As if dealing with multiple top-of-the-range projectors and setting this all up wasn’t complicated enough, Passion also had to project the real Madonna alongside the animated Gorillaz, with the Queen of Pop seeming to interact with the band. As Speller explains, “It was a big illusion, trying to convince people the characters were really standing on the stage. The show’s producers wanted to create one of their musical mashups between guests. So we asked Madonna, who was about to do her track on the next stage, made sure she was in the same costume that she’s going to appear in three minutes later, and filmed her in advance in the same way, so it looks like it’s in the same space. In that way you could get Murdoc walking in front and behind her, which wouldn’t have been possible if she had been live on stage.”
Whereas the first stage of the band had relied on traditional animation, this project saw Gorillaz working at the forefront of technology. “Arri, the camera company, was literally making modifications to the chip in the camera while we were shooting, and it kept overheating because it wasn’t quite production ready.” Those of you looking for gossip on Madonna’s notoriously diva-ish behaviour, however, will be disappointed, as apparently, “She was awesome. Entirely professional.”
Gorillaz Go 3D: 2010–2017
Following these high-profile performances and technological triumphs, Passion and Gorillaz had to up the ante when it was time for the band to release their third studio album, Plastic Beach. They did it by literally adding another dimension to the band, turning the quartet into 3D CGI characters.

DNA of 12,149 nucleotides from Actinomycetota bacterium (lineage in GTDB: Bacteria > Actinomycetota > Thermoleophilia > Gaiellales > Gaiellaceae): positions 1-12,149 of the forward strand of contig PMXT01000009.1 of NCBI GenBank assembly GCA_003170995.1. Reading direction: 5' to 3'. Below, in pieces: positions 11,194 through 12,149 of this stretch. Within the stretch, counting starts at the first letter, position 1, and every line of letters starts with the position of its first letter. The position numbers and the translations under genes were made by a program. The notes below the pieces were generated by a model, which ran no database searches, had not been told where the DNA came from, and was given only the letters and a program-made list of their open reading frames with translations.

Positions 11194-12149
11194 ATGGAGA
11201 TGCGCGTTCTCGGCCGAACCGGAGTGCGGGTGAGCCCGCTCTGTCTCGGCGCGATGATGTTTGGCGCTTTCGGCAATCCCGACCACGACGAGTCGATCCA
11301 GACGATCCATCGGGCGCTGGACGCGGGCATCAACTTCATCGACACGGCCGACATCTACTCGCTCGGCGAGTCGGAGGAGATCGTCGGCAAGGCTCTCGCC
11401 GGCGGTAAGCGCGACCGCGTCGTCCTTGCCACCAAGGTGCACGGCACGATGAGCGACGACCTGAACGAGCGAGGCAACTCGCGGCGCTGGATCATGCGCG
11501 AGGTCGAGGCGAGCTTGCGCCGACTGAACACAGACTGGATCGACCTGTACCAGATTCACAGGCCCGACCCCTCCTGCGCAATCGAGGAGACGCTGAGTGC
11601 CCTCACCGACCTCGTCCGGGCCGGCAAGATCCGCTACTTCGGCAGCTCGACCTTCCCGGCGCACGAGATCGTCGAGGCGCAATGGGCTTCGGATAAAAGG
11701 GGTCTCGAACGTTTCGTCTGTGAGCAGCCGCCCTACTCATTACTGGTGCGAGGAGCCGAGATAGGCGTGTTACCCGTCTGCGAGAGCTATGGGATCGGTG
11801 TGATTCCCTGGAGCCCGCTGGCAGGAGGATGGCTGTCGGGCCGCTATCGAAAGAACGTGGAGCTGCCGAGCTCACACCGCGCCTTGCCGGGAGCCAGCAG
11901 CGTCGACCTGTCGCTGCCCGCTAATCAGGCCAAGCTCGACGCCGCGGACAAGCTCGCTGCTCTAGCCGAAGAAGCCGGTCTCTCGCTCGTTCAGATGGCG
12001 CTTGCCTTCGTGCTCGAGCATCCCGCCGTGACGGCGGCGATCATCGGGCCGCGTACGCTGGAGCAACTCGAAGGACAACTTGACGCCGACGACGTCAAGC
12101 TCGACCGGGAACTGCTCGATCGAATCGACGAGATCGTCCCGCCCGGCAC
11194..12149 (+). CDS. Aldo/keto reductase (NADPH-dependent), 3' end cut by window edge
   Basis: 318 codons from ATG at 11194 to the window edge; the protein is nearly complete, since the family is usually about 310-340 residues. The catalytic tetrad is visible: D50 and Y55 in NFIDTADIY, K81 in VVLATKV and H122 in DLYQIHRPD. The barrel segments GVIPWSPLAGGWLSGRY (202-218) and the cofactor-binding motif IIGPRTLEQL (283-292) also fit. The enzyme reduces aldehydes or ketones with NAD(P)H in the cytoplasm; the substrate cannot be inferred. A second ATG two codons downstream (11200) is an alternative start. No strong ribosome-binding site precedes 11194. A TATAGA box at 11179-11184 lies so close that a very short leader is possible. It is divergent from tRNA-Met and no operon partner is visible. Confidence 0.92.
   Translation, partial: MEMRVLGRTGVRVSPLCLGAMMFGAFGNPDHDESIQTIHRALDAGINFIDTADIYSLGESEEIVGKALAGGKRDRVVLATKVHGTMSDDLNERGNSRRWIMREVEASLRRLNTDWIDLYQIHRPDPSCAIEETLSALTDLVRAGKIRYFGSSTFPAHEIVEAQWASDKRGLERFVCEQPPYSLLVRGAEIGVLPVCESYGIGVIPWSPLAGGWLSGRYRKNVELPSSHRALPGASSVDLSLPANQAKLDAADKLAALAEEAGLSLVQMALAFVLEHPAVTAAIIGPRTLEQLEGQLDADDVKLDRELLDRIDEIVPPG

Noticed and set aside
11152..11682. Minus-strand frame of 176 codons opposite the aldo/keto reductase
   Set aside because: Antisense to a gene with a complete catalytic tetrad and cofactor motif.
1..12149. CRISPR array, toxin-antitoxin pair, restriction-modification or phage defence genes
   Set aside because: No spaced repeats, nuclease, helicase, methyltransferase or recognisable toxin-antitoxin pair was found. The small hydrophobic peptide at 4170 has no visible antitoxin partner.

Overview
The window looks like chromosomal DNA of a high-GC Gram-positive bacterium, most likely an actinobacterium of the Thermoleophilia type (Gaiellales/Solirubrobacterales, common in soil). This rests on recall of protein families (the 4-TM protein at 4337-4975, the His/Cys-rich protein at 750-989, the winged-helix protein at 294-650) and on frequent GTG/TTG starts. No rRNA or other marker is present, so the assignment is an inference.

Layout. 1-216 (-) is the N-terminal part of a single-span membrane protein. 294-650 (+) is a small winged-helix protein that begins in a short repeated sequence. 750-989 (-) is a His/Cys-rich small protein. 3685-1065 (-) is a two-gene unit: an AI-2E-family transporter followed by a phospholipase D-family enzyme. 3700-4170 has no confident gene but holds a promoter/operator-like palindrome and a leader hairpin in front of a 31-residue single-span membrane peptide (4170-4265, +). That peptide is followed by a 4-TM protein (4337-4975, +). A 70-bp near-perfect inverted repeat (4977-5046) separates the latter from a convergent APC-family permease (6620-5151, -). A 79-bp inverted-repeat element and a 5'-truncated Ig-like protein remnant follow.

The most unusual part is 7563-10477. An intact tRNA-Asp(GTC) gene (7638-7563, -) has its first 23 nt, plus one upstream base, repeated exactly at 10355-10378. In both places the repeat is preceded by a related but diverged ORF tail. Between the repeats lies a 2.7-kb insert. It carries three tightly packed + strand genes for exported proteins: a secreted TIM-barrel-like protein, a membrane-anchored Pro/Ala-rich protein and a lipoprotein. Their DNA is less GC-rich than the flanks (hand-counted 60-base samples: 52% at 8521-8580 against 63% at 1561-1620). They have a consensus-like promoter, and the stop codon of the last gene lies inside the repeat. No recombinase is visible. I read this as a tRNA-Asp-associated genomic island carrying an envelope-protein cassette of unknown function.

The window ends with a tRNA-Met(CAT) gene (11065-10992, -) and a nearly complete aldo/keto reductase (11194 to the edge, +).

Full-on is definitely the word for the first video from this new-look Gorillaz – Stylo, a five-minute mini movie featuring car chases, stunts and Bruce Willis. “It was a lot of fun, a big ‘We’re BACK!’ for the band!” jokes Speller, “and at that point it was probably the biggest budget that we’ve had for a music video.” Despite having acted alongside such luminaries as Helen Mirren, Alan Rickman and the babies of Look Who’s Talking/Look Who’s Talking Too (as well as having the simian-titled 12 Monkeys on his reel) working with four Gorillaz was still a challenge for Willis.
“We needed him to interact with the space the characters would occupy,” Speller explains. “The flow of the events is that Jamie did the storyboards and we cut that to the track, so we had a fantastic template of what needed to happen and when. We shot the live action with Bruce Willis acting to markers where the characters were going to be. Then we came back to the studio and went through the process of animating those characters individually and placing them in the scene at the right point in the right place.”
Why was 2010 the right time to take the characters into three dimensions? For Passion, it was a technical decision, with Nicholas noting that “Over the years, processes become so much easier to deal with. You don’t have to have ILM and 200 people working on it.” Plus, the look of the band had already altered between Gorillaz and sophomore album Demon Days.